– August 28, 2020
robot plans

I’m pleased to announce the third in AIER’s book series on the virus: Coronavirus and Disease Modeling. This follows Coronavirus and Economic Crisis and Coronavirus and Economic Recovery. The third book focuses on the fallacies of epidemiological modeling and the social and economic planning that instituted its inspiration. 

Everything from anthills to traffic patterns to slime molds to schools and herds of animals and cities are observed, studied, and analyzed for insights into how aggregates operate. The conditions under which living things move in lockstep, and the advantages they gain by doing so, are a fertile subcategory of study across both the physical and social sciences: within zoology, botany, microbiology, economics, sociology, and so on. The body collective dominates scientific inquiry.

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But in every amassed group—even those with what barely passes for consciousness, at least from the human perspective—there are individuals that break away. They move outside, against, or in any event away from the community or prevailing trend: the bird that flees the flock, the bee that abandons the hive. 

In the human world, and in particular the arts, outsiders tend to be celebrated. Writers, musicians, poets, painters, sculptors, and actors are so often misfits, and their creations embrace the plight and purpose of accidental or intentional nonconformists. Inventors, scientists, and other creators are at times notably eccentric, as were their forefathers, the shamans (some interesting speculation about who is beyond the scope of this article) and healers

Across the spectrum of life, deviation from the norm occurs, despite good reasons for flocking behaviors: efficiencies of scale, mutual protection, rudimentary information sharing, network benefits, and so on. But to borrow a programming adage, are mavericks a bug or a feature? After decades and perhaps centuries of discarding or ignoring them, science appears (however slowly) to be coming around to the study of outlier behavior. According to mathematical biologist Corina Tarnita of Princeton University:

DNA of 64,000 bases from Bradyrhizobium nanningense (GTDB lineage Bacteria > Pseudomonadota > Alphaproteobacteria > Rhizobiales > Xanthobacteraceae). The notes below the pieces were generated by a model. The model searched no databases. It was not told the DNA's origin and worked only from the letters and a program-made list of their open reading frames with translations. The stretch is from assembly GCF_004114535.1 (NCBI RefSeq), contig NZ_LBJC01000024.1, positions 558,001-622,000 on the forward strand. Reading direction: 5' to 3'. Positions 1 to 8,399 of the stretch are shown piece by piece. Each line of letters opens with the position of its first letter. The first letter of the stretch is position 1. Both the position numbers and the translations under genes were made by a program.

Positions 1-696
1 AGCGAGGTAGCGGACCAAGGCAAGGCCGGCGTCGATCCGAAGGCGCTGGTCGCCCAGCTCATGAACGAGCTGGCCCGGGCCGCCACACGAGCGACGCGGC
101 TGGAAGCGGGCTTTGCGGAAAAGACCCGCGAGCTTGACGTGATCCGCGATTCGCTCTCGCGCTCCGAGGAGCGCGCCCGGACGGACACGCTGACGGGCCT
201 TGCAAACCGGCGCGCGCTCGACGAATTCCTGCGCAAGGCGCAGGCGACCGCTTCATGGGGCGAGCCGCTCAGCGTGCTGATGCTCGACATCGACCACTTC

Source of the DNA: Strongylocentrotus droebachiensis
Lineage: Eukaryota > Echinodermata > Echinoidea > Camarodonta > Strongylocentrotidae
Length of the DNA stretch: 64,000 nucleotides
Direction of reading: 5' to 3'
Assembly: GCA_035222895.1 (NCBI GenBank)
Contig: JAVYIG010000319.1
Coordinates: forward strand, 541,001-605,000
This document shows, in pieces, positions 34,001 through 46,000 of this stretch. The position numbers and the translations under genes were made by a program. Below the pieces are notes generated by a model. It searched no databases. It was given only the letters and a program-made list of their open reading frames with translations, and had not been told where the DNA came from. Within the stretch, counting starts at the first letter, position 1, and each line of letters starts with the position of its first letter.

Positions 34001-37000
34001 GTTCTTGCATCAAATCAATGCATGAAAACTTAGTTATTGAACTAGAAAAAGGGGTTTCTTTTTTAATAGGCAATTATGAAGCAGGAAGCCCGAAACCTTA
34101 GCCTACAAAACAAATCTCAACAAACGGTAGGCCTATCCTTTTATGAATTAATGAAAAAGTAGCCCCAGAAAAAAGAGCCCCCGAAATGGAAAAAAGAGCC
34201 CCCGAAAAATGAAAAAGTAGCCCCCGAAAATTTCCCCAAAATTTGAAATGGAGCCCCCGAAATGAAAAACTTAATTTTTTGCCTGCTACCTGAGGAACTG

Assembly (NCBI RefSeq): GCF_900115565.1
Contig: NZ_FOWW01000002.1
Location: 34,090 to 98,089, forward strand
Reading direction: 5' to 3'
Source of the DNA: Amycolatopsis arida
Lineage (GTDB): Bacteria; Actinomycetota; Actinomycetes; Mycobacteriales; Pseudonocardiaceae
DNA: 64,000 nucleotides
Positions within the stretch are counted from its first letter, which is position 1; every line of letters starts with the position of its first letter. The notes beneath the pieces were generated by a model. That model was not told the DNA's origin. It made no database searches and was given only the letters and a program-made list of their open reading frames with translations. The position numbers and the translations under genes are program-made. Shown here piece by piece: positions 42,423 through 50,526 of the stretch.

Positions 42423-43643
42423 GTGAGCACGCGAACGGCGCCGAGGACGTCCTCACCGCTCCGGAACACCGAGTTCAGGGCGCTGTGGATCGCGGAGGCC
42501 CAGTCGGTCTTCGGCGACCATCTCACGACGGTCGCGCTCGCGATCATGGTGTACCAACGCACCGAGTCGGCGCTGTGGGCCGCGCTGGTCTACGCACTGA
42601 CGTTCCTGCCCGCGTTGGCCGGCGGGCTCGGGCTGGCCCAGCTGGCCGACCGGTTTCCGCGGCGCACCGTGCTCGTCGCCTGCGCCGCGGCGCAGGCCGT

We spent a long time trying to understand how things synchronize. No one has really been [as] interested in the single cells that don’t seem to do anything, or the lazy ants, or the wildebeests that for some reason decide not to migrate, or the locusts that peel off. We’ve just never really paid attention. 

Published in March 2020, just about when the lockdowns pursuant to the novel coronavirus pandemic began, Tarnita and team’s PLoS paper “Eco-evolutionary significance of loners” ponders (albeit contextually): “Are loners incidental byproducts of large-scale coordination attempts, or are they part of a mosaic of life-history strategies?” 

The article continues:

Collective behaviors, in which a large number of individuals exhibit some degree of behavioral coordination, are frequent across the tree of life and across spatiotemporal scales: from microbial aggregates to the great wildebeest migration, from locust swarming to synchronized bamboo flowering, from fish schooling to mechanical adaptation in honeybee clusters. Intriguingly, however, such coordination is sometimes imperfect, and “out-of-sync” individuals (henceforth loners) have been reported in several of these systems. For instance, in locusts, population crowding prompts a transition from a solitary phase, in which individuals repel one another, to a gregarious phase, in which they attract each other. Experiments show, however, that not all individuals undergo this transition, even if exposed to long periods of crowding. 

And this goes on elsewhere in the animal kingdom as well.

In wildebeest, hundreds of thousands of individuals coordinate with each other and organize herding migrations, but resident populations that fail to migrate also exist. Similarly, wildebeest calving times are highly coordinated, but some fraction of the calves are born outside the calving period. 

Other research points in a similar direction. Are these individuals and klatches a product of pure randomness, biological flukes, or cogs in a deeper, evolutionary machine? Although that question has not been a scientific priority, there have been some empirical trailheads: “Theoretical investigations of such loner behaviors have been sparse, but the handful of existing studies have suggested that, at least in some systems, they could be a means of spatiotemporal niche partitioning that promotes diversity.” There is no evidence that the propensity to idiosyncratic behavior is heritable, and thus “there exists no empirical evidence, in any system, that loners are anything more than chance stragglers[.]”